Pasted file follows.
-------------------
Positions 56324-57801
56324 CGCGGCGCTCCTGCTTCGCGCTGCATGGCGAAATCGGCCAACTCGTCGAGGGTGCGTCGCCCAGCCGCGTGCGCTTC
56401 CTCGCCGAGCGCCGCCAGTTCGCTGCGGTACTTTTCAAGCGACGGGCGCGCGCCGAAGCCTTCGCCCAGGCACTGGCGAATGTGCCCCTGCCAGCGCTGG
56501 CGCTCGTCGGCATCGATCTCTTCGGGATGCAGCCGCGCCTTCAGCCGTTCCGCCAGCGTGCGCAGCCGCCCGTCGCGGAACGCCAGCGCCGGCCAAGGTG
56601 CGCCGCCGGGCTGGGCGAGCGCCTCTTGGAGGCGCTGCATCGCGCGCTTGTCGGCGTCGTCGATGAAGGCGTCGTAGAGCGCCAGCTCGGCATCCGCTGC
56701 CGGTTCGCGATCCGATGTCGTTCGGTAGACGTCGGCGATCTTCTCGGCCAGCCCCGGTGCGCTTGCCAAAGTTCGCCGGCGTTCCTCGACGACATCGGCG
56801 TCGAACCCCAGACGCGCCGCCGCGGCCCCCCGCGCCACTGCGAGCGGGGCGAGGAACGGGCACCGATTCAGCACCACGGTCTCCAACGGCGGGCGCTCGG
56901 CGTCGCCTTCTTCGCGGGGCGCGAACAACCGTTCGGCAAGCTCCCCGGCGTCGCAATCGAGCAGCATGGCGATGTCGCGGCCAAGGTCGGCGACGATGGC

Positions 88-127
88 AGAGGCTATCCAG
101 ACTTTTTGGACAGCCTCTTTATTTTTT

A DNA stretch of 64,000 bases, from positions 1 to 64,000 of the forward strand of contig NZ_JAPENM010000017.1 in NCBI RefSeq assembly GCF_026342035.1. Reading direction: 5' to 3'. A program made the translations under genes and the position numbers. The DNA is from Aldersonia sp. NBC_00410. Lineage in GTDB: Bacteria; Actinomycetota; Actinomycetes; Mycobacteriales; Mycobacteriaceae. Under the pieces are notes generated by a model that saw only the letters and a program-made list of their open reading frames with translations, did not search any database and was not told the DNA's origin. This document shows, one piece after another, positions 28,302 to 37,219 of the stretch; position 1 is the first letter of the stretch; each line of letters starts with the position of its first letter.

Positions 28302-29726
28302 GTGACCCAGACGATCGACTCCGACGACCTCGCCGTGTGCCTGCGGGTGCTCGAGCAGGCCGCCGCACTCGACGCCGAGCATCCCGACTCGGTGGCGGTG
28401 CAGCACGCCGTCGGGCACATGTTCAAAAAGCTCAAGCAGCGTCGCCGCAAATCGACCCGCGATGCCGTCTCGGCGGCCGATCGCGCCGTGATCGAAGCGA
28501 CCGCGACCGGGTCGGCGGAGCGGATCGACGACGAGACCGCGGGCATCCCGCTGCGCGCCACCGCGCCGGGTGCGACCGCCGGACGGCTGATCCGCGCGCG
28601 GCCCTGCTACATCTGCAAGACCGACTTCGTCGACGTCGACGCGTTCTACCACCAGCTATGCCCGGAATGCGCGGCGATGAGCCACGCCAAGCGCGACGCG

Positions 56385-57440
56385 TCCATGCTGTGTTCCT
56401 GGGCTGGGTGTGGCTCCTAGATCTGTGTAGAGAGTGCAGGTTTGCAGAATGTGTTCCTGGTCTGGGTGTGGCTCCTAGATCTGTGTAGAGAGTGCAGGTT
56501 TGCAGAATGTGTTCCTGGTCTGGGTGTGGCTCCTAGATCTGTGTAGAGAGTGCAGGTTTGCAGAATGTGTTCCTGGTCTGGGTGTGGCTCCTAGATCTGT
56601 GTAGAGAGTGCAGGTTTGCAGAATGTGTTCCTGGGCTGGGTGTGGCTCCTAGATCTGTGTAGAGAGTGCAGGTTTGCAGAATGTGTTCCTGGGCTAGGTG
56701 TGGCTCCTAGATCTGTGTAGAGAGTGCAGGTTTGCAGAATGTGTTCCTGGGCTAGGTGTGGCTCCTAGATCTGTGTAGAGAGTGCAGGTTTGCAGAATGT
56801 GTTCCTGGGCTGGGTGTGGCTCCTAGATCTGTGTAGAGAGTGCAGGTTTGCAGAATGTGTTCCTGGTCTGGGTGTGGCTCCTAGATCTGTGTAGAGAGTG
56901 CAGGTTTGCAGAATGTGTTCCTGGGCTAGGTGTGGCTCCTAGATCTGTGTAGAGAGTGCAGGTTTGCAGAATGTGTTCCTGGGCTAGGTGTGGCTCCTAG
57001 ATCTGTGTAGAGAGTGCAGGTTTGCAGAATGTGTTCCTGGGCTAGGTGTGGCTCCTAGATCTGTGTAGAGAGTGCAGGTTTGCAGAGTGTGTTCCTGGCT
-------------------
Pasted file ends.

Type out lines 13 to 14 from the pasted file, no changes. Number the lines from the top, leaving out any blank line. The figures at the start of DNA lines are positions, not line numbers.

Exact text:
Positions 28302-29726
28302 GTGACCCAGACGATCGACTCCGACGACCTCGCCGTGTGCCTGCGGGTGCTCGAGCAGGCCGCCGCACTCGACGCCGAGCATCCCGACTCGGTGGCGGTG